This includes assessing the patient’s condition before insertion, preparing the patient for the procedure, inserting the catheter, monitoring the patient’s condition during and after insertion, and providing ongoing care for the catheter.
Before beginning any procedure, a PICC nurse needs to assess the patient’s medical history and current health status.
They must also be aware of any potential risks or complications associated with inserting a PICC line.
Once they have assessed their patient’s condition, they can prepare them for insertion by explaining what will happen during the procedure.
During insertion, all necessary precautions must be taken to ensure safety. The nurse must also monitor vital signs closely while performing this task to detect any changes or reactions that may occur.
Once inserted successfully, it is essential that proper post-insertion care be provided, which includes:
- Changing dressings regularly if needed; checking on site integrity
- Flushing lines; administering medications when necessary
- Teaching patients how to properly manage their own line
- Monitoring vitals at regular intervals
- Addressing any concerns related to infection control practices
- Providing education about nutrition/hydration needs related to having a central line in place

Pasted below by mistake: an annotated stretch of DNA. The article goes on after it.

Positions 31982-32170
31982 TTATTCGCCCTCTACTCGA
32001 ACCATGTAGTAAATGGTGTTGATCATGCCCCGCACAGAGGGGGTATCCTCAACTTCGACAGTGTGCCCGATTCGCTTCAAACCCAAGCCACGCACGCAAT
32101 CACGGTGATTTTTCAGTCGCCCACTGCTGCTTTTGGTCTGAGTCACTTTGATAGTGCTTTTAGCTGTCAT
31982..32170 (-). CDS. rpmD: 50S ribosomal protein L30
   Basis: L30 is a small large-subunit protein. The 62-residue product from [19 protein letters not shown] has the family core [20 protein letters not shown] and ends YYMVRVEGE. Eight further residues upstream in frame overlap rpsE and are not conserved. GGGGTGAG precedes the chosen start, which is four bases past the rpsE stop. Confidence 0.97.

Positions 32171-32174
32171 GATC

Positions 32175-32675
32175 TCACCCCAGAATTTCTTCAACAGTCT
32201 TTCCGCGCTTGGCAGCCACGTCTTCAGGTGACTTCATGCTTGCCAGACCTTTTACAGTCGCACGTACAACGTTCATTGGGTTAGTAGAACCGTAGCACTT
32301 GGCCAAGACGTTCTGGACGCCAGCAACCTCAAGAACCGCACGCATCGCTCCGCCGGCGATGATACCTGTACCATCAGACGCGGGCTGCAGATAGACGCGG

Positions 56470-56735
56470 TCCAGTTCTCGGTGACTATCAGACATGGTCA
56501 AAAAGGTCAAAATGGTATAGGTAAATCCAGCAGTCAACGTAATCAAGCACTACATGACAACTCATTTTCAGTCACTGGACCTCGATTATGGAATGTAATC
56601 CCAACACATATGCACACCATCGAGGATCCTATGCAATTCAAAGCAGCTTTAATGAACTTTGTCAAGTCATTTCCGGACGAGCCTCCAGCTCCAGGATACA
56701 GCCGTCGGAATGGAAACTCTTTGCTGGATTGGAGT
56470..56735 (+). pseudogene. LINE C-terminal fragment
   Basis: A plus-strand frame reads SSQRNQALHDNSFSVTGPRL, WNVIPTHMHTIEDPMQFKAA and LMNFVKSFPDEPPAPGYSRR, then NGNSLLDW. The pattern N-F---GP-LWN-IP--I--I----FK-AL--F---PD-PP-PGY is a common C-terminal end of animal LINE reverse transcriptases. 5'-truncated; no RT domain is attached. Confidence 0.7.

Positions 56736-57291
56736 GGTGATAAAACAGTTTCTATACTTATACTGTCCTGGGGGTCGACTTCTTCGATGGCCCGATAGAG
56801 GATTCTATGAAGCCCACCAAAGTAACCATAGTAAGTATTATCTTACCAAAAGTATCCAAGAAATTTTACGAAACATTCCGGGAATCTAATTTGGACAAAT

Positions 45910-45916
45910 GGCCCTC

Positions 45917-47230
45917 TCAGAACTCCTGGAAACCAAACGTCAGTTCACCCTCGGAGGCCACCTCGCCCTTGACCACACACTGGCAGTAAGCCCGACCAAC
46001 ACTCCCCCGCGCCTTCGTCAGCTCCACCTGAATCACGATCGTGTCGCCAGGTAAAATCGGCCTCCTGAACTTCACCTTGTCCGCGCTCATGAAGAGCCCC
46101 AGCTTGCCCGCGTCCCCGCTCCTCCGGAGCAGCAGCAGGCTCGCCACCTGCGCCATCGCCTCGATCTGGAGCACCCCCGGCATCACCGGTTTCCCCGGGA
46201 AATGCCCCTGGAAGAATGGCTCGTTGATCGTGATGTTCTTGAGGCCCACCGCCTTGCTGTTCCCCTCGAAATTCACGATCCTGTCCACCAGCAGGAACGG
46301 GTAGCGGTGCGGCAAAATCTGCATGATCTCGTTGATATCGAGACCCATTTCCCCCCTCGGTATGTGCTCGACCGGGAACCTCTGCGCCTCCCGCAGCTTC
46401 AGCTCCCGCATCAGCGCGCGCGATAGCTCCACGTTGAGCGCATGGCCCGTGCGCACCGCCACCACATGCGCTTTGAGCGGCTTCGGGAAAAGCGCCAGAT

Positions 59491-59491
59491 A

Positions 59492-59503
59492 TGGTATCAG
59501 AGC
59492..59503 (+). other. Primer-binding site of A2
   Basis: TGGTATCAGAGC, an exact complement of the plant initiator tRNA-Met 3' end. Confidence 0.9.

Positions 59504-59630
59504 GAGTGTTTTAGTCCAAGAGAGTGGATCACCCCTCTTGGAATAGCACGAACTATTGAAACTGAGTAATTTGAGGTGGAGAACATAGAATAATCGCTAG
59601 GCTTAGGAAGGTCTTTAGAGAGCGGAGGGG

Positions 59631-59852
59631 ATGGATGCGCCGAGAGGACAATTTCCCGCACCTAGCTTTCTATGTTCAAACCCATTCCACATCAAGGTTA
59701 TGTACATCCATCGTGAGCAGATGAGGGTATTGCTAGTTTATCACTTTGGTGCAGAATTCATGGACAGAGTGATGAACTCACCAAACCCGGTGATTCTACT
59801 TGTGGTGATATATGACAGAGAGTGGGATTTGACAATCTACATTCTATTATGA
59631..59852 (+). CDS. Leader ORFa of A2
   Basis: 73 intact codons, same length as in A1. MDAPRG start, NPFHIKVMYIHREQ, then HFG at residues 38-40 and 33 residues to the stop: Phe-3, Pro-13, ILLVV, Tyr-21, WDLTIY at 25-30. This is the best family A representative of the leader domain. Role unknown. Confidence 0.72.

Additionally, periodic assessments should be done to check site integrity and ensure no signs of infection are present around where the line was inserted.
Where Do PICC Nurses Work?
PICC nurses typically work in hospitals or other healthcare settings where they have direct contact with patients.
In a hospital setting, PICC nurses may work in an intensive care unit (ICU), medical-surgical unit, emergency department (ED), or labor and delivery ward. They often assist physicians with inserting the catheter and monitor it throughout its lifespan.
PICC nurses can also find employment opportunities outside of traditional hospital settings, such as outpatient clinics and home health agencies.
Salary of a PICC Nurse
The salary of a PICC nurse is an important factor to consider when deciding whether or not to pursue this career path.